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Carney Loses Rates Consensus as Bank of England Splits

At a press conference that day, Mark Carney, governor of the Bank of England, said it wasn't yet time to begin tightening policy. Photographer: Simon Dawson/Bloomberg
At a press conference that day, Mark Carney, governor of the Bank of England, said it wasn't yet time to begin tightening policy. Photographer: Simon Dawson/Bloomberg

Aug. 20 (Bloomberg) -- Bank of England Governor Mark Carney lost his consensus on interest rates this month as two policy makers broke ranks and voted for higher borrowing costs.

In the first split on the benchmark rate in more than three years, Martin Weale and Ian McCafferty wanted to raise it by 25 basis points from a record-low 0.5 percent, according to the minutes of the Monetary Policy Committee’s Aug. 6-7 meeting. The remaining seven members, including Carney, opted for no change, saying early tightening could leave the economy “vulnerable to shocks” and jeopardize indebted households.

In their analysis, Weale and McCafferty said economic circumstances “were sufficient to justify an immediate rise in bank rate” and the MPC needed to move in advance of potential labor market pressure. They also said that even after a 25 basis-point increase, policy would remain “extremely supportive.”

The release of the voting record follows the publication of the BOE’s quarterly Inflation Report on Aug. 13, in which it cut its forecast for wage growth and said inflation would remain below the 2 percent target throughout its forecast period. At a press conference that day, Carney said it wasn’t yet time to begin tightening policy.

Weale Dissent

“An early rise would facilitate the committee’s aspiration that rises in bank rate should be only gradual,” the minority of the MPC said in today’s minutes. While there would be risks associated with the first rate increase since the recession, “it was unclear that these risks would be lessened, and indeed possible they would be augmented, by delaying that increase.”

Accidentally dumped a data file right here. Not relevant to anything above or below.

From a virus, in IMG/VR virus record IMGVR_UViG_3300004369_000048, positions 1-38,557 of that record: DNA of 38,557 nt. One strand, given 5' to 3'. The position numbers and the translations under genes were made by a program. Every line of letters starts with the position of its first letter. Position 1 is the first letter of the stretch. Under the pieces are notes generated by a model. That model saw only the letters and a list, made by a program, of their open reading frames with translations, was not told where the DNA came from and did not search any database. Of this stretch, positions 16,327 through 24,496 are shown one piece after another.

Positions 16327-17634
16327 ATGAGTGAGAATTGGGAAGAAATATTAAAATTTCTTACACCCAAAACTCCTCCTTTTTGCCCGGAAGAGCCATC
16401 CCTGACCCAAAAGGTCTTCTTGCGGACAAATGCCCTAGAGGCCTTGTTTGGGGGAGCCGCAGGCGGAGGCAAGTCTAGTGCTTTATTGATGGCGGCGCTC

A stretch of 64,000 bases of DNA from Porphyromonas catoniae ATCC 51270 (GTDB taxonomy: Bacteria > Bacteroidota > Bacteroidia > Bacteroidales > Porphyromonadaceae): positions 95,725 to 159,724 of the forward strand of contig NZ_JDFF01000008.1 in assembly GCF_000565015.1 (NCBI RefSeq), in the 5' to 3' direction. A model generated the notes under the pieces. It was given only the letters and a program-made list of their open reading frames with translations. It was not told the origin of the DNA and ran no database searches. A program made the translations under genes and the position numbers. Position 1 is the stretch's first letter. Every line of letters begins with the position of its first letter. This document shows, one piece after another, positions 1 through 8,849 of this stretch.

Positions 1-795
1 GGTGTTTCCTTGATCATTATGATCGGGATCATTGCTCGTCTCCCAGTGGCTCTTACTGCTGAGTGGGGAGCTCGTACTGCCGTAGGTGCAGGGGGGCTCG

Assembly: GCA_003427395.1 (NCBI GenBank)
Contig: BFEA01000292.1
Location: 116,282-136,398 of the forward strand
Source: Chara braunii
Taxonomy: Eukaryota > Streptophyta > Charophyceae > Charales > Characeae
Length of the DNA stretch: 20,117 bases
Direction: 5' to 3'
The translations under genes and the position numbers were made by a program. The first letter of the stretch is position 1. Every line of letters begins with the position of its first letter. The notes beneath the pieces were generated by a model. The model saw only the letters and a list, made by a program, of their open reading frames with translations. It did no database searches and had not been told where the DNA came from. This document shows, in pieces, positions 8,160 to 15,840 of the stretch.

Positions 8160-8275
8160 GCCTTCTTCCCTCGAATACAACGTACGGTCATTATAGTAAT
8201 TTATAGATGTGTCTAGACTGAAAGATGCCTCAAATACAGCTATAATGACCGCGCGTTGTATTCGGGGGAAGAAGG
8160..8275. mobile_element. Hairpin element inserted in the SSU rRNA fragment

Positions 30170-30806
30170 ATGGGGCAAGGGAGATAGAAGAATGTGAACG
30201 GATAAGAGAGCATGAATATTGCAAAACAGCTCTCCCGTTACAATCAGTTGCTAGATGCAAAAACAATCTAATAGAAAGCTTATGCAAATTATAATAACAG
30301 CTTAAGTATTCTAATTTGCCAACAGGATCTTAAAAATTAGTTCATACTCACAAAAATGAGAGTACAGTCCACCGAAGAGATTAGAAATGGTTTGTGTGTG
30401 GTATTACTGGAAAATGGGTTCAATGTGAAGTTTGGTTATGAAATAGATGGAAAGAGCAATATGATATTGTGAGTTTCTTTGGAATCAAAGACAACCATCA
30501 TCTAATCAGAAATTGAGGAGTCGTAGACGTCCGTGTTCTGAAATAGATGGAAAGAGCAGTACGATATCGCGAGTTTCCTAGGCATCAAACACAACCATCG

The last time the MPC divided on interest rates was in July 2011, when Weale and former BOE Chief Economist Spencer Dale wanted a 25 basis-point increase.

Weale also voted against forward guidance in August 2013, which Carney introduced shortly after becoming governor. Apart from that opposition, the MPC has voted unanimously in all policy votes since Carney took over. Recent minutes showed MPC members diverging on the amount of slack in the economy and the outlook for inflation, increasing the chance of a split vote.

“It’s a sort of symbolic breaking of the Carney consensus,” said Ross Walker, an economist at Royal Bank of Scotland Group Plc in London who correctly predicted a 7-2 split in today’s minutes. “At the most, there may be one more dissenter by November, but not necessarily. The others haven’t really shifted.”

Pound Climbs

The pound rose against the dollar after the minutes were published, and traded at $1.6649 as of 1:22 p.m. London time, up 0.2 percent from yesterday. Short-sterling futures indicate investors are expecting an increase in borrowing costs in May.

Economists in a Bloomberg survey published earlier this month predict that rates will begin to increase in the first quarter, based on the median projection.

For the majority of the MPC, there was “insufficient evidence of inflationary pressures to justify an immediate increase.” They said the pace of economic growth may cool, wage growth remained weak and slack could be eroded at a slower pace.

“There would be merit in waiting to see firmer evidence that solid increases in pay growth were in prospect before tightening,” the majority said.

The minutes also showed that, for some MPC members, the level of uncertainty about slack raised questions about its usefulness as a guide to policy. While Carney has put it at the center of his analysis, the MPC has a “wide range of views” on the amount remaining in the economy.

Status Quo

“We suspect that Weale and McCafferty will remain in the minority for a while,” said James Knightley, an economist at ING Bank NV in London. “Low inflation numbers, the lack of wage growth and concerns about euro zone growth -- the U.K.’s largest trade partner, suggest that in the absence of upside activity data shocks the majority will continue to opt for the status quo in the next few months.”

“It currently looks more likely to be February when we see the first rate rise than our current published forecast of November,” he said.

To contact the reporters on this story: Jennifer Ryan in London at jryan13@bloomberg.net; Scott Hamilton in London at shamilton8@bloomberg.net

To contact the editors responsible for this story: Fergal O’Brien at fobrien@bloomberg.net Zoe Schneeweiss

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